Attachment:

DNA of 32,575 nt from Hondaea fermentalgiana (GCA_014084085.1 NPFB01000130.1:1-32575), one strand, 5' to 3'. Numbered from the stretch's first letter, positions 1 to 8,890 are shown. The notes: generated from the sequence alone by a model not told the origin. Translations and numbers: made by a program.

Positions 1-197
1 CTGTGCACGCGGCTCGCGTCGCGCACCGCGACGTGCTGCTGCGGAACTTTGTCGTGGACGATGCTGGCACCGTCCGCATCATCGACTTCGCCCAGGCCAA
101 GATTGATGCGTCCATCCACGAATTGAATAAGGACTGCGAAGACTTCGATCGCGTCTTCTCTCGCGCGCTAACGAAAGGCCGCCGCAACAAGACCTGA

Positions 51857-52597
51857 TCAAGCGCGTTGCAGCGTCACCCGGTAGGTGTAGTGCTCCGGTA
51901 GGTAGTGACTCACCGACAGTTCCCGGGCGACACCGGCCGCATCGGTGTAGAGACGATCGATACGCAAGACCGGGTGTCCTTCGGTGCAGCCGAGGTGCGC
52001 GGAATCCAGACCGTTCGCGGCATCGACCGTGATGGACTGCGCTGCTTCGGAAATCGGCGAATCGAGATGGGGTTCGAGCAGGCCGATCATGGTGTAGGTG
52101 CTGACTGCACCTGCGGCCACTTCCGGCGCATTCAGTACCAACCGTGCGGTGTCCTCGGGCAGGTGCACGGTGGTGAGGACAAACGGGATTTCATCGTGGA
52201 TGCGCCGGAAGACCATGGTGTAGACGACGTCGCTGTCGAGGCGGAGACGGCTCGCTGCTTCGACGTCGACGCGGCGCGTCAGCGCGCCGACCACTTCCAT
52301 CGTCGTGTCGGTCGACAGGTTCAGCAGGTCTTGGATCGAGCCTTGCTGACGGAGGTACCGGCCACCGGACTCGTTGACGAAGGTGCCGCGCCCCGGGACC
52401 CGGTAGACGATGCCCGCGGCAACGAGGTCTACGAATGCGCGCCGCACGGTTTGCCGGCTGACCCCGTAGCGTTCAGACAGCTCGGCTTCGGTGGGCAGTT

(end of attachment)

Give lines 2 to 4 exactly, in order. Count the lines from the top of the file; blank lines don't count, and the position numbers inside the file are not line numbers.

Positions 1-197
1 CTGTGCACGCGGCTCGCGTCGCGCACCGCGACGTGCTGCTGCGGAACTTTGTCGTGGACGATGCTGGCACCGTCCGCATCATCGACTTCGCCCAGGCCAA
101 GATTGATGCGTCCATCCACGAATTGAATAAGGACTGCGAAGACTTCGATCGCGTCTTCTCTCGCGCGCTAACGAAAGGCCGCCGCAACAAGACCTGA